- You care for someone who is ill or disabled. You must receive Carer’s Allowance or care for them at least 20 hours a week.
- You claim Child Benefit for a child under 12.
- You get Working Tax Credit or a new benefit called Universal Credit.
- You are a man who is approaching 65 and has reached the State Pension age for women, but you don’t work or earn very much.
In other situations, periods off work will probably appear as gaps in your national insurance record. This may reduce the amount of State Pension you eventually get. But you need 30 years (35 years from 2016) of national insurance contributions and credits for a full Basic State Pension, so you may not need to worry about filling these gaps if you’ve worked for a certain number of years.
To find out about national insurance credits, you can:
- visit gov.uk/national-insurance-credits (England, Scotland and Wales)
- visit nidirect.gov.uk/getting-credits-towards-your-state-pension (Northern Ireland)
- call the HMRC national insurance helpline on 0300 200 3500.
Child Benefit and State Pension
If you have a child under 12 and are not working, claiming Child Benefit could help you qualify for national insurance credits.
These credits could count towards your State Pension. If you or your partner have an individual income of more than £50,000 and one of you is entitled to Child Benefit, the person with the higher income may be affected by a new tax charge called the High Income Child Benefit Charge. You can choose not to receive Child Benefit to avoid the tax bill. If you do this, make sure you still complete the claim forms even though you will receive nothing. This means you’ll still get national insurance credits while you’re not working, which will protect your State Pension.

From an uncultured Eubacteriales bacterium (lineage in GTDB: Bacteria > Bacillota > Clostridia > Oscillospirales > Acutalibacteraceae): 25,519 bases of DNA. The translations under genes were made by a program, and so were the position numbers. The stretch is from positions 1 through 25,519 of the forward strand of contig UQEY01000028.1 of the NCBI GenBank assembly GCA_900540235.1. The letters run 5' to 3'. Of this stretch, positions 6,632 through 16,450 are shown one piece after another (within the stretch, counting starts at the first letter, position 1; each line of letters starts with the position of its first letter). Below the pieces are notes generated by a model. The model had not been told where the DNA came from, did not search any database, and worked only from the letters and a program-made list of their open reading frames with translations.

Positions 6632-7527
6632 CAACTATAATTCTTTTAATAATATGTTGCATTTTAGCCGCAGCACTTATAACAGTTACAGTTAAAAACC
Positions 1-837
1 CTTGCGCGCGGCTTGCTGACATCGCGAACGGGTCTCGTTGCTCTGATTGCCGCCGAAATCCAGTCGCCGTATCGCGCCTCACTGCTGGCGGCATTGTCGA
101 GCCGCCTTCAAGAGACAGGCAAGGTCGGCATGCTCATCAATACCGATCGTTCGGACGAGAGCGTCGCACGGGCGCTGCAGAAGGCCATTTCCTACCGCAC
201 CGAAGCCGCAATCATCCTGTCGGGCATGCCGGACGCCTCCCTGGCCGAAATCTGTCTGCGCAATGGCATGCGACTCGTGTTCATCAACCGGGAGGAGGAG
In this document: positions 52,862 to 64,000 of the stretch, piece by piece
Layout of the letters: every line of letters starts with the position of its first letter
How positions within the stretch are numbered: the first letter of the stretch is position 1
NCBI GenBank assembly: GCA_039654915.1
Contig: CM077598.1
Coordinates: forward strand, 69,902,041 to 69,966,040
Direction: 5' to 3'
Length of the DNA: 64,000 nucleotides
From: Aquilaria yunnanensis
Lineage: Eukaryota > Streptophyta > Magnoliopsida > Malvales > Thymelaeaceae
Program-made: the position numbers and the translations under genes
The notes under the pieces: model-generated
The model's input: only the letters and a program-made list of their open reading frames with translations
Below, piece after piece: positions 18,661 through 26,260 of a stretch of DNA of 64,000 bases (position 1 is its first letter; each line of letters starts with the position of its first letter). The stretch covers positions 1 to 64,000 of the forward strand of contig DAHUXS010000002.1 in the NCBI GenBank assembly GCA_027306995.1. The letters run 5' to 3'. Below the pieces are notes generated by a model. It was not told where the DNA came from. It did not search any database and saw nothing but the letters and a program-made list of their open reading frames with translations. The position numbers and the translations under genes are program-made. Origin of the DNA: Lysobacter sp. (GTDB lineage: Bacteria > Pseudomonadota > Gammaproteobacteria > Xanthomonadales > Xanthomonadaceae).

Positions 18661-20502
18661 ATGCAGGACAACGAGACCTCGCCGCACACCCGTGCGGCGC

For more information, visit gov.uk/child-benefit-tax-charge
Income for early retirement
You can’t start getting your State Pension before you reach State Pension age. But if you can’t work because of illness or caring responsibilities, or if your household income is low, you may be able to claim other state benefits instead.
We have more information about getting financial help or you can call our welfare rights advisers.
If you die before State Pension age
Under the current rules, your surviving husband, wife or civil partner may be able to claim bereavement benefits if you’ve paid or been credited with enough national insurance.
Bereavement benefits will be simplified from 2016. Once this change has happened, your husband, wife or civil partner will be able to claim bereavement benefits if they’ve paid just one year or more of national insurance.
In England, Northern Ireland and Wales, partners who aren’t married or in a civil partnership can’t claim bereavement benefits.
But in Scotland, there may be an exception for couples who have lived together since before 4 May 2006. These couples would need to show that their relationship was ‘an irregular marriage by cohabitation with habit and repute’.
If your surviving family members’ income and savings are low, they may qualify for means-tested benefits, or an increase in benefits that they already claim.
For more information about bereavement benefits speak to one of our welfare rights advisers.